The Importance of Foreign Language

Reagan Logan, Writer

Foreign languages are notably unappreciated and undervalued in schools across the country. The American convictions that uphold this failure are easily disproved, especially as facts are considered that demonstrate the value of bilingualism and intercultural exchange.

As an example, the implication that “everyone speaks English” is simply false. According to Babbel Magazine, only 20% of the world actually speaks English. (The vast majority of these people aren’t native speakers.) Thanks to the British, it is the second-most-spoken language worldwide, and the most learned. This is great! You have the ability to speak a language that someone else might be able to speak.

It is often suggested that a foreign language is too hard to learn, or too much work, or simply less important than its STEM counterparts. However, the basis of idea exchanging remains language, be it English, Latin, or Python, and education over linguistics is critical in teaching American students the best communication skills. This, just like math and science based learning, encourages excellence in fields in which other countries often claim superiority.

There’s no secret surrounding the benefits of bilingualism. This skill not only engages parts of the brain shown to ward off disease and age, but also allows you to communicate with more people than you may have thought possible.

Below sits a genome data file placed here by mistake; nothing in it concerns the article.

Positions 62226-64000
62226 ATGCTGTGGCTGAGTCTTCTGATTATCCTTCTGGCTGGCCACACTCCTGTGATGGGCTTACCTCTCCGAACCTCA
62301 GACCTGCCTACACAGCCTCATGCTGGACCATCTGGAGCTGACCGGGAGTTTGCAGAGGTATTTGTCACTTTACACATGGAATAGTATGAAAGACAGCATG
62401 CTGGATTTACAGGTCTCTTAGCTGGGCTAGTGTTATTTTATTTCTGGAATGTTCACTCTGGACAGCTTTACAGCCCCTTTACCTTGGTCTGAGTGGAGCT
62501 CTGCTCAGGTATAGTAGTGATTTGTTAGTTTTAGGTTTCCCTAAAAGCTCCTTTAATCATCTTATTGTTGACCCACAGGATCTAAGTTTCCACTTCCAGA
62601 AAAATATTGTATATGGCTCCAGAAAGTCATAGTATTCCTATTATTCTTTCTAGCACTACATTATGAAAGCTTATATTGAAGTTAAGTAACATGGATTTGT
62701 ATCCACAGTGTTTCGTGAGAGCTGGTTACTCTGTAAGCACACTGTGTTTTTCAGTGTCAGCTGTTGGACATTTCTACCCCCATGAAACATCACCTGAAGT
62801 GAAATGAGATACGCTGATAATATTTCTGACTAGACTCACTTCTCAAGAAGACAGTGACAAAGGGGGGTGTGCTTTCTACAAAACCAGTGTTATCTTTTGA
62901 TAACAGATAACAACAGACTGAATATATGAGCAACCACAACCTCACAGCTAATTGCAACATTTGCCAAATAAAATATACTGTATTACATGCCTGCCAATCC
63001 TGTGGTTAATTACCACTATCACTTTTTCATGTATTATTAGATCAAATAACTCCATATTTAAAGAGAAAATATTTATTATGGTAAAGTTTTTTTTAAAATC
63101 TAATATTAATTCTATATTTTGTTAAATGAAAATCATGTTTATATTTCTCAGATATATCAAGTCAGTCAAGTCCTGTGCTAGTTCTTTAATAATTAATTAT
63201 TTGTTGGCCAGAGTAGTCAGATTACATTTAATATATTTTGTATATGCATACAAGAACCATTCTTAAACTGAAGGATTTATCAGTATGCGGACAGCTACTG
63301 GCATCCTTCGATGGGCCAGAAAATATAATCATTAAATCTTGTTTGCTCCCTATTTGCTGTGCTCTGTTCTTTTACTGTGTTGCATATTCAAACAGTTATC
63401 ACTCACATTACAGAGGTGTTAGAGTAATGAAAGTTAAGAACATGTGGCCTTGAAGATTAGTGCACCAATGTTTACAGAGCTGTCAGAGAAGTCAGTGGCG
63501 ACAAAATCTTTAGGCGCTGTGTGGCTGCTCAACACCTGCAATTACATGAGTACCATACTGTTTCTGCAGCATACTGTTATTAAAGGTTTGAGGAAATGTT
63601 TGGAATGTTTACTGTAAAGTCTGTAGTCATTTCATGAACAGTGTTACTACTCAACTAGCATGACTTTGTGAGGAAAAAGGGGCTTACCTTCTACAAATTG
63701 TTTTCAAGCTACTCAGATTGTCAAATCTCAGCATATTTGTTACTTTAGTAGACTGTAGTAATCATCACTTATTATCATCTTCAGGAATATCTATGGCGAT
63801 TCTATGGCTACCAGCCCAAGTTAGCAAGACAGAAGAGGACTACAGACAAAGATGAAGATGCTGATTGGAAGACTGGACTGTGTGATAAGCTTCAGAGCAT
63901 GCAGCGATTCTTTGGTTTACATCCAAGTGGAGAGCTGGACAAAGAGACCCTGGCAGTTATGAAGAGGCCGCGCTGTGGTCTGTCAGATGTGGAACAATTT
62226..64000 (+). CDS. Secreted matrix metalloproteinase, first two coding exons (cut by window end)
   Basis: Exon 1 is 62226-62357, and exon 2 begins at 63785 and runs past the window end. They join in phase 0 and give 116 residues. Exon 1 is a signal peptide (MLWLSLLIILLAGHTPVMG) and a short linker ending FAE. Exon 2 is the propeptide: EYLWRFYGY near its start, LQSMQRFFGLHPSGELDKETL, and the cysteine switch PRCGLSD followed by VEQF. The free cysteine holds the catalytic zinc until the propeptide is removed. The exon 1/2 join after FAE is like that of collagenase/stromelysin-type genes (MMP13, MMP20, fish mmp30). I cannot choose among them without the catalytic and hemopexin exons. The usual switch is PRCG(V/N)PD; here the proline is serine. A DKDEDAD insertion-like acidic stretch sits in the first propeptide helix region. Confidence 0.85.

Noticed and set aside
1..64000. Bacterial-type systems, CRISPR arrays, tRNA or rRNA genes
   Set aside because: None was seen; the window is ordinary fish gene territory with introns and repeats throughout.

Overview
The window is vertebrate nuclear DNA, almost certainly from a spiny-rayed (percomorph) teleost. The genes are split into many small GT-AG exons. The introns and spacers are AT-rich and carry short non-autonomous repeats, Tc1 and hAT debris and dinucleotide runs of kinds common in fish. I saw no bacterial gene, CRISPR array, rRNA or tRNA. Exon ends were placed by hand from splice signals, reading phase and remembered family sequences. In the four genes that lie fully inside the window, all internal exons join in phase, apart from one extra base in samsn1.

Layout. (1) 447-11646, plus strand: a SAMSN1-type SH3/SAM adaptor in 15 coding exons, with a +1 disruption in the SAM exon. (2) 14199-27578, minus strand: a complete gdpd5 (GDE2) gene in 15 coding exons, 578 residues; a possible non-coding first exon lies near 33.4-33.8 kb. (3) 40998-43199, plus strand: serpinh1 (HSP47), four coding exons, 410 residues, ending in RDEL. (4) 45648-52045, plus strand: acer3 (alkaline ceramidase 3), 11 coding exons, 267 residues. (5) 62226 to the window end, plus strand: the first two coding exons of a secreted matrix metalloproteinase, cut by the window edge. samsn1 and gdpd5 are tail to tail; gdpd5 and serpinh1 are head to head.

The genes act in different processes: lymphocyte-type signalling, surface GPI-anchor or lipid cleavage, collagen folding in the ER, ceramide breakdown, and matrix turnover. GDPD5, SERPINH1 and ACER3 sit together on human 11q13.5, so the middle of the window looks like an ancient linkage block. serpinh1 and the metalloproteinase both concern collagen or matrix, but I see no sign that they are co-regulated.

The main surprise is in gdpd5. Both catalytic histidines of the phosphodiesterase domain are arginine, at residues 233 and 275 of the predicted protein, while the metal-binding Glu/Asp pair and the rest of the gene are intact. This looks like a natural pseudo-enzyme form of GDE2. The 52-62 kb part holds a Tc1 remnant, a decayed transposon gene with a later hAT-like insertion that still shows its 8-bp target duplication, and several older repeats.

Now, how could we go about improving our current system of learning foreign languages? For starters, beginning a language at an early age is crucial to making it a standard part of a child’s curriculum, and this is a major reason why the United States is so far behind in language acquisition.

A lack of options is another reason why many students and schools find themselves struggling to dedicate resources and attention to foreign languages. Many schools in the United States offer only Spanish, or Spanish and French. A greater variety of language not only attracts a greater number of students to the department, but also allows for more major languages such as Chinese and Arabic to be represented.

The required two to three semesters of foreign languages aren’t cutting it, either. Can you imagine if we held English or STEM fields to this standard?

We need better foreign language education, and we need it sooner rather than later if we really want the upper hand over other countries’ students.